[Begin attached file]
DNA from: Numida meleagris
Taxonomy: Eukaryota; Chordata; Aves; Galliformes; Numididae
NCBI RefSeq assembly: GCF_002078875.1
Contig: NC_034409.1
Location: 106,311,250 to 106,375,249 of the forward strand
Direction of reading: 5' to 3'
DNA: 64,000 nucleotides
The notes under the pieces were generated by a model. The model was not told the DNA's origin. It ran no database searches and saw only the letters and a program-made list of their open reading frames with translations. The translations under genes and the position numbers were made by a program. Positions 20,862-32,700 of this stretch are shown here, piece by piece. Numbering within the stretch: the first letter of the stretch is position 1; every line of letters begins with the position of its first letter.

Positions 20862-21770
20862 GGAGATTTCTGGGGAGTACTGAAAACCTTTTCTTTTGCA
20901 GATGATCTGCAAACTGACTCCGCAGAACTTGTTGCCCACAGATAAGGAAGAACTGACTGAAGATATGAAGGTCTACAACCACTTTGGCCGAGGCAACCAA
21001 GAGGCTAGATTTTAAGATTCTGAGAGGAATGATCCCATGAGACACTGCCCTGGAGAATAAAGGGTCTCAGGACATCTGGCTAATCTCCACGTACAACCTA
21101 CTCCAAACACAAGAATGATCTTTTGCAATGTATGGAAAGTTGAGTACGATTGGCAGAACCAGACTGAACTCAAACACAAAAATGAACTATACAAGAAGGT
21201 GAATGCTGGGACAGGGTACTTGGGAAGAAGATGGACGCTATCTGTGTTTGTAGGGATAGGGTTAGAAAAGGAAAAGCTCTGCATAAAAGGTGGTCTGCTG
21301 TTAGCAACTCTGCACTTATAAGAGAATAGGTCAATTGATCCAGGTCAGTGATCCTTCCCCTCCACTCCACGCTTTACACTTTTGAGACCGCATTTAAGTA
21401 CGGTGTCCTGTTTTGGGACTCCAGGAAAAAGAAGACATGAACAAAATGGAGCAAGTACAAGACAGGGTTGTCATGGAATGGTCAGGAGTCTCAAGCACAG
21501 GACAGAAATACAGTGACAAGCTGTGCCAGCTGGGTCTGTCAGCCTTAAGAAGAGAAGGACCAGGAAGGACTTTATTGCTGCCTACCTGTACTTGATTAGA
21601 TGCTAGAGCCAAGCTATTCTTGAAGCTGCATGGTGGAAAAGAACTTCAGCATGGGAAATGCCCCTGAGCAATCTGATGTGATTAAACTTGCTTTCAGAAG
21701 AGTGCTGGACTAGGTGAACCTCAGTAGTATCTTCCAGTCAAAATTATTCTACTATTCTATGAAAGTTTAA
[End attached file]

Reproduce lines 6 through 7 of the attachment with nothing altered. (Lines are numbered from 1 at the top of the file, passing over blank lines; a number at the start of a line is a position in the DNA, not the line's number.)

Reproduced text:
Direction of reading: 5' to 3'
DNA: 64,000 nucleotides